Skip to main content

PawTracks may earn a commission when you buy through links on our site.

Cute cat Halloween costumes for every feline

Hear the word “Halloween,” and your mind immediately starts thinking of carved pumpkins, bags of chocolate, and festive costumes. People often look into Halloween costumes for their dogs so they can dress them up for the holiday. But what about cats? Are there cat costumes out there? Of course! Why should our feline friends miss out on the fun?

Considerations for cat costumes

Unless you have a hairless breed of cat, odds are your cat hasn’t spent much time in clothing. That makes shopping for a cat costume a little trickier. Not impossible, though. If you’re willing to take some time with the process, you’ll find Halloween costumes for pets that’ll suit your feisty feline.

  • Measure twice: Halloween costumes for pets aren’t always specific to cats — some work for cats OR dogs. Look over the measurement guidelines carefully so your cat doesn’t feel squashed or end up drowning in their new costume.
  • Fabric choice: Cats love to slink and stretch. You want fabrics that let them enjoy their natural movements. Cotton and cotton-polyester blends have the most give of any materials and make the best cat costumes.
  • Watch the head: Many Halloween costumes for pets feature headpieces. They’re adorable, but you don’t want to obstruct your cat’s whiskers. Remember, those whiskers help your cat sense the world around them.

Dressing a cat in a costume

If you’ve never placed an outfit on your cat before, Halloween may present a new experience — for both of you. It’s essential to observe your cat’s body language during the costuming process. Negative responses indicate that it’s time to remove the cat costume and give your cat a break:

  • Flattened ears
  • Hissing
  • Lashing tail
  • Swatting

You may also see your cat stiffen up and fall flat on the floor. (Amusing and alarming all at once!) The reaction’s normal for cats combatting a new “threat.” As your cat adjusts to the cat costume, they’ll get up and start moving. Provide reassurance and cat treats, and they’ll learn the outfit isn’t out to get them.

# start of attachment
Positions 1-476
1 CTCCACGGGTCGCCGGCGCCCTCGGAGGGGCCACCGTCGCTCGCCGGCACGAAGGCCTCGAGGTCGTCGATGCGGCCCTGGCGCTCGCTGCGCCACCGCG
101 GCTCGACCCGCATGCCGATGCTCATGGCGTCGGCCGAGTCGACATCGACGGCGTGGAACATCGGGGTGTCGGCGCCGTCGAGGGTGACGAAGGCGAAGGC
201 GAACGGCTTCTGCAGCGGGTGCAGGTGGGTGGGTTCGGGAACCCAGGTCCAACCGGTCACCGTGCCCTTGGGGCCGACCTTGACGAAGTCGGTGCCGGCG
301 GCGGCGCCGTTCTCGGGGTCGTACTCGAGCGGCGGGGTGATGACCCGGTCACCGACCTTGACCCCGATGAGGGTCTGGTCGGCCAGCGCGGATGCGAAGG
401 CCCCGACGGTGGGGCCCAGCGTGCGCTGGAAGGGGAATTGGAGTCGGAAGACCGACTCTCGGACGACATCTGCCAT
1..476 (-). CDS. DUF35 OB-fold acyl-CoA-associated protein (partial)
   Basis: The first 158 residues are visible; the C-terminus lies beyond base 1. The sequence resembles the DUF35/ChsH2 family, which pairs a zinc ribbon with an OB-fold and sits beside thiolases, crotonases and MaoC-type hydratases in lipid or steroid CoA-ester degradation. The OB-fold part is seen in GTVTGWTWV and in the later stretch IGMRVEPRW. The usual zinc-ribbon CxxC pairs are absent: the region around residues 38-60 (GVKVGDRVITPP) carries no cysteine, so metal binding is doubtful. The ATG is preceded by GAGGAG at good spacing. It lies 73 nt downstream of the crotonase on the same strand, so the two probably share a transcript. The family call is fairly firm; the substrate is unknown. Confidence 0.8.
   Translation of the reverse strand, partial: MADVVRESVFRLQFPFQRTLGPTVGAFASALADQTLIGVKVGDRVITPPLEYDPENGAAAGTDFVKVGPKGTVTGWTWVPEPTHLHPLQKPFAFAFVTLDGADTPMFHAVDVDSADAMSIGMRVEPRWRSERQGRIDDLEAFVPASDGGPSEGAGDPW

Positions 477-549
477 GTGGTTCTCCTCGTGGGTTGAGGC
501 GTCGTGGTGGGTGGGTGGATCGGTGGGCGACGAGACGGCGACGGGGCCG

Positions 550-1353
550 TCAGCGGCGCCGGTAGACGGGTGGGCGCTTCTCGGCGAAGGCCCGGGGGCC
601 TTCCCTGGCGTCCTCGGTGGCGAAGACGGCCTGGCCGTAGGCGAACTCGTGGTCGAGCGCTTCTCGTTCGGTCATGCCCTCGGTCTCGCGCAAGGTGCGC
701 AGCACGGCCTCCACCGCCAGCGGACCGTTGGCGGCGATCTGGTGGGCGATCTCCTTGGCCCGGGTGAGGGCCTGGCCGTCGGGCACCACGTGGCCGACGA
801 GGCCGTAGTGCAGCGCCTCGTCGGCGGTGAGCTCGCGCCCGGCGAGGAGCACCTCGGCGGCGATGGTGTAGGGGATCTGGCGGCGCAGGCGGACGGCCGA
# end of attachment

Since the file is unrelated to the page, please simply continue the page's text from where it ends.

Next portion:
Cute cat Halloween costumes

There ARE cats out there who are old pros at wearing clothes. Hairless breeds — such as the sphinx and devon rex — need outfits to protect them from dropping temperatures. Their owners have no problem breaking out Halloween costumes for their pets.

Other cats aren’t as sure about outfits. You’ll need to go slow as you introduce the different elements of the cat costume (or choose a more minimal option). You know your cat best, and you know what they’ll tolerate.

Full-body cat costumes

If your cat tolerates clothing without a second thought, you have every kind of Halloween costume for pets at your fingertips.

Want to transform your cat into a dragon? No problem! They’ll be the cutest little Nightfury on the block.

Image used with permission by copyright holder

Front-leg cat costumes

Most cats aren’t the biggest fans of wearing an entire ensemble. However, they aren’t opposed to front-leg style Halloween costumes for pets. There aren’t as many restrictions on their movements, and they look adorable. It’s the perfect compromise.

Pirates never go out of style. Even if your feline darling decides they don’t want to tolerate the included hat, you’ll get the perfect swashbuckling look.

Cowboys are another famous icon that remains permanently popular and cute. You’ll recognize the cowboy with or without the10-gallon hat, allowing your cat the comfort they may request.

Image used with permission by copyright holder

Minimal cat costumes

Let’s face it: Most cats aren’t wild about wearing Halloween costumes. It doesn’t mean you have to resign yourself to excluding the felines from the family Halloween portrait, though. The market provides plenty of simple cat costumes even grumpy cats tolerate without a second thought.

Does your cat wear a harness? Simply attach a set of bat wings and your cat costume’s complete! Your cat looks adorable, and they’re not struggling with anything around their legs.